Translation of ambition in Spanish:

ambition

Pronunciation: /æmˈbɪʃən/

noun/nombre

  • 1.1 c and u (drive, desire) ambición (feminine) he seems to be totally lacking in ambition no parece nada ambicioso (showing disapproval) no parece tener aspiraciones de ningún tipo they have ambitions for their daughter aspiran a que su hija llegue lejos
    More example sentences
    • Land-hungry settlers viewed the royal government as an obstacle to their ambitions.
    • Now, if I get some MP to sign a letter, it feels like I've achieved my life's ambition.
    • All of this occurs amid speculation about her own presidential ambitions.
    More example sentences
    • Goneril and Regan, consumed by ambition, divide the kingdom in half.
    • During the course of Citizen Kane, the hero marries two women and his ambition drives them away.
    • In a book of such ambition, there will be much with which to quibble.
    1.2 uncountable/no numerable (energy, vitality) (American English/inglés norteamericano) [colloquial/familiar], energía (feminine)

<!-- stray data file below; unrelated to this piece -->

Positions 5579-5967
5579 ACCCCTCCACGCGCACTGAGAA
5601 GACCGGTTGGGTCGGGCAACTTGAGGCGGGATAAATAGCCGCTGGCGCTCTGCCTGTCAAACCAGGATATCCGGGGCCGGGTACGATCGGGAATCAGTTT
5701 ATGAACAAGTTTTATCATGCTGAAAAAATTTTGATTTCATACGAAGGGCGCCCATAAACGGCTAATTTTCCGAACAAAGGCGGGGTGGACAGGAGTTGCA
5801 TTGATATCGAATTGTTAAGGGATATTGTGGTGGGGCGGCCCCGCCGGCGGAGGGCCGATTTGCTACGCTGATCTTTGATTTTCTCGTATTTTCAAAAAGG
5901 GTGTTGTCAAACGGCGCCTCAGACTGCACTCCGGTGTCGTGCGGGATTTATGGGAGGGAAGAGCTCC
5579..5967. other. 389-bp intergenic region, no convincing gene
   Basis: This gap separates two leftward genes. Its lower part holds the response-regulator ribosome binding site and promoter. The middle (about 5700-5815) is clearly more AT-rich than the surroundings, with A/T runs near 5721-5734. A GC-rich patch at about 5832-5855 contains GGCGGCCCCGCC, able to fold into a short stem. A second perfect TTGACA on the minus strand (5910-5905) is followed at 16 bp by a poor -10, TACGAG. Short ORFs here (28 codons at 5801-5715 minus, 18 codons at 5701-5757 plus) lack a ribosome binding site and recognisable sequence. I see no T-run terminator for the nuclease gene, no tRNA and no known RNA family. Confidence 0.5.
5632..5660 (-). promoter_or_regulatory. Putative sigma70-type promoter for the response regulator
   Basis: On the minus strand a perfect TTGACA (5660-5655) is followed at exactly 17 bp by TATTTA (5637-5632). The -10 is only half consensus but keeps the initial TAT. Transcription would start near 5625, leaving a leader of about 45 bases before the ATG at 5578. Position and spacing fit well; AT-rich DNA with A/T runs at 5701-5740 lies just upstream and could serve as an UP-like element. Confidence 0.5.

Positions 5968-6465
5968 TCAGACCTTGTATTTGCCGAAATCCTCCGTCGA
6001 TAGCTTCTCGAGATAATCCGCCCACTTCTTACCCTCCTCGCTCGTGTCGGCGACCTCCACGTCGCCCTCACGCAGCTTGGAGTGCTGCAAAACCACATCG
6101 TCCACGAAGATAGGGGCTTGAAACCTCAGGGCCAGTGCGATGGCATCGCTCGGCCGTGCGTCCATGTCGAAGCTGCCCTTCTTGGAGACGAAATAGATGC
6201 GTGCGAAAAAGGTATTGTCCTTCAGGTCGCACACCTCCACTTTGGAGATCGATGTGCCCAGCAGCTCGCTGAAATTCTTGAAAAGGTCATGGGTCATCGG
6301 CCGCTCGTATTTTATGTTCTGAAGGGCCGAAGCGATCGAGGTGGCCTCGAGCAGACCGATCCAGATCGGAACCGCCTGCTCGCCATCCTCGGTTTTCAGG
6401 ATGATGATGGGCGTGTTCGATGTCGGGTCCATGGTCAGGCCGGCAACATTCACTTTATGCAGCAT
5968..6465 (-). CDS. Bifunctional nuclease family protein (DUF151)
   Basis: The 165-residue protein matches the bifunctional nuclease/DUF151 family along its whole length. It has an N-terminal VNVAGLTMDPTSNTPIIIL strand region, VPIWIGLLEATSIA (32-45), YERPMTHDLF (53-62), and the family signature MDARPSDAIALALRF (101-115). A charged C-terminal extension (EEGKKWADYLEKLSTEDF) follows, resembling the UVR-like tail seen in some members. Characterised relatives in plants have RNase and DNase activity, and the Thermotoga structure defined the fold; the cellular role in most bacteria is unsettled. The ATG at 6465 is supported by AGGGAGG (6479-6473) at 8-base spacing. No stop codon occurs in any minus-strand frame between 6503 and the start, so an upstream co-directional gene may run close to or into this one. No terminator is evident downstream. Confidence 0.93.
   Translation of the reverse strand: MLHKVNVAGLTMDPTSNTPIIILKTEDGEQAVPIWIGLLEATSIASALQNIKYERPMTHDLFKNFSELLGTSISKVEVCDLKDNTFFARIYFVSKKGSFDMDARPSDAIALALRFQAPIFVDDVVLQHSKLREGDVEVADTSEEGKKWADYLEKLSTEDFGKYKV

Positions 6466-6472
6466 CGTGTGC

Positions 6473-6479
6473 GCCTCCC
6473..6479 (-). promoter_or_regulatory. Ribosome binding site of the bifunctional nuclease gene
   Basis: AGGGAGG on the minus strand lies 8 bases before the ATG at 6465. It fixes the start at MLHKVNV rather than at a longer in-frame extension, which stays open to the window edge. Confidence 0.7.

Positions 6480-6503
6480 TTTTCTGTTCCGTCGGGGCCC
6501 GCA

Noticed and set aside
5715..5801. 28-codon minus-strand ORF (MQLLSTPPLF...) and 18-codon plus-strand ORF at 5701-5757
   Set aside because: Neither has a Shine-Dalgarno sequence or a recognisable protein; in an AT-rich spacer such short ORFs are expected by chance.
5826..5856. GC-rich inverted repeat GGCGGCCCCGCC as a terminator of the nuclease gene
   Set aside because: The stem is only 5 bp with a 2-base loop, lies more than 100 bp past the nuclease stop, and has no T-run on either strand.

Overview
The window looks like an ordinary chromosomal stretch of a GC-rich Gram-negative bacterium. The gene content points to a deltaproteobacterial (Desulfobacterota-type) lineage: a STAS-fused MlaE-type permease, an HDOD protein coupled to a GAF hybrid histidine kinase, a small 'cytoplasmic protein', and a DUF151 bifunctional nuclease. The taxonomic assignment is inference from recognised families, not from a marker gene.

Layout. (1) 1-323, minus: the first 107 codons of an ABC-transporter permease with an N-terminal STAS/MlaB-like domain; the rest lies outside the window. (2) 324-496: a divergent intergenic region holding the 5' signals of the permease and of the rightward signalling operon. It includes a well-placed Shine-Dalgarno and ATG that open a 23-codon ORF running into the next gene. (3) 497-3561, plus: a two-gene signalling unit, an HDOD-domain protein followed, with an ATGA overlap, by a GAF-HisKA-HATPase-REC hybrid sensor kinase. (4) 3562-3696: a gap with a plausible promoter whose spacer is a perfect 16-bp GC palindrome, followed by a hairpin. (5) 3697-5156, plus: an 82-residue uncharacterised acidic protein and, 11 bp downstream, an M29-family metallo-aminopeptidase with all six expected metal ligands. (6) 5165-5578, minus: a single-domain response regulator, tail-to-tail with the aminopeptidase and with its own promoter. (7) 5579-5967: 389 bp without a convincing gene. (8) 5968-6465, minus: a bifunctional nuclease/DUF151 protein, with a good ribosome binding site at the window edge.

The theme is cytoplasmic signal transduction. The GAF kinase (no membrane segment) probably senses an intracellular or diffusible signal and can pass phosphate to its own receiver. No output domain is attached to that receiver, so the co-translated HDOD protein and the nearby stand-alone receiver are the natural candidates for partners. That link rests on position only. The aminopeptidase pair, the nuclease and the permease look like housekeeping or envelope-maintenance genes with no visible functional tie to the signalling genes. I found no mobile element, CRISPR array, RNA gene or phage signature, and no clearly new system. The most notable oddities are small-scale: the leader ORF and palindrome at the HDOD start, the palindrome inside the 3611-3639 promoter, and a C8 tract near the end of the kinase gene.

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Cultural fact of the day

Spain had three civil wars known as the guerras carlistas (1833-39, 1860, 1872-76). When Fernando VII died in 1833, he was succeeded not by his brother the Infante Don Carlos de Borbón, but by his daughter Isabel, under the regency of her mother María Cristina. This provoked a mainly northern-Spanish revolt, with local guerrillas pitted against the forces of the central government. The Carlist Wars were also a confrontation between conservative rural Catholic Spain, especially the Basque provinces and Aragón, led by the carlistas, and the progressive liberal urban middle classes allied with the army. Carlos died in 1855, but the carlistas, representing political and religious traditionalism, supported his descendants' claims until reconciliation in 1977 with King Juan Carlos.